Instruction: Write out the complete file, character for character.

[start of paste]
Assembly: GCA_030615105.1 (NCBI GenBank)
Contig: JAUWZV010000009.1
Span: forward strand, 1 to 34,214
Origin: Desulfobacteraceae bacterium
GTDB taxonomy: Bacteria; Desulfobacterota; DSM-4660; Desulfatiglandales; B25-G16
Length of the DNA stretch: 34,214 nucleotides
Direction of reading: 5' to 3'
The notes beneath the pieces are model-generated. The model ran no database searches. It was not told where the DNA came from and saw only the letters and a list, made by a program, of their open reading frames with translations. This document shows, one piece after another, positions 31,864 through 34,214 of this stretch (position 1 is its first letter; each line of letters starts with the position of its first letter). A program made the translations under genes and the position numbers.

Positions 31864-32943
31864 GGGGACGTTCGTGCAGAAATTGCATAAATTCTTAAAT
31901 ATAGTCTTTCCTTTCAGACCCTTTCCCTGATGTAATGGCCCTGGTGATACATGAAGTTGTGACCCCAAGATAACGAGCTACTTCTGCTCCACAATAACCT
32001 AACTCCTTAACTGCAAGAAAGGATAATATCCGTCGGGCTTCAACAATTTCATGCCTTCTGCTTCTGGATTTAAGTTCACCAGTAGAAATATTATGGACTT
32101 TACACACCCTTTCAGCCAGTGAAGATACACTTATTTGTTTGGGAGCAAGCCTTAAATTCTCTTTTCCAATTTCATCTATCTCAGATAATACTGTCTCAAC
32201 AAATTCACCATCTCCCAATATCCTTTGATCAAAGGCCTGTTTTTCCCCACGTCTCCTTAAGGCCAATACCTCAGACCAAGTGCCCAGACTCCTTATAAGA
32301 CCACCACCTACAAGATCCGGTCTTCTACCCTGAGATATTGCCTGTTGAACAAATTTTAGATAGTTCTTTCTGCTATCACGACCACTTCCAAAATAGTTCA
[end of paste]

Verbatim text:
Assembly: GCA_030615105.1 (NCBI GenBank)
Contig: JAUWZV010000009.1
Span: forward strand, 1 to 34,214
Origin: Desulfobacteraceae bacterium
GTDB taxonomy: Bacteria; Desulfobacterota; DSM-4660; Desulfatiglandales; B25-G16
Length of the DNA stretch: 34,214 nucleotides
Direction of reading: 5' to 3'
The notes beneath the pieces are model-generated. The model ran no database searches. It was not told where the DNA came from and saw only the letters and a list, made by a program, of their open reading frames with translations. This document shows, one piece after another, positions 31,864 through 34,214 of this stretch (position 1 is its first letter; each line of letters starts with the position of its first letter). A program made the translations under genes and the position numbers.

Positions 31864-32943
31864 GGGGACGTTCGTGCAGAAATTGCATAAATTCTTAAAT
31901 ATAGTCTTTCCTTTCAGACCCTTTCCCTGATGTAATGGCCCTGGTGATACATGAAGTTGTGACCCCAAGATAACGAGCTACTTCTGCTCCACAATAACCT
32001 AACTCCTTAACTGCAAGAAAGGATAATATCCGTCGGGCTTCAACAATTTCATGCCTTCTGCTTCTGGATTTAAGTTCACCAGTAGAAATATTATGGACTT
32101 TACACACCCTTTCAGCCAGTGAAGATACACTTATTTGTTTGGGAGCAAGCCTTAAATTCTCTTTTCCAATTTCATCTATCTCAGATAATACTGTCTCAAC
32201 AAATTCACCATCTCCCAATATCCTTTGATCAAAGGCCTGTTTTTCCCCACGTCTCCTTAAGGCCAATACCTCAGACCAAGTGCCCAGACTCCTTATAAGA
32301 CCACCACCTACAAGATCCGGTCTTCTACCCTGAGATATTGCCTGTTGAACAAATTTTAGATAGTTCTTTCTGCTATCACGACCACTTCCAAAATAGTTCA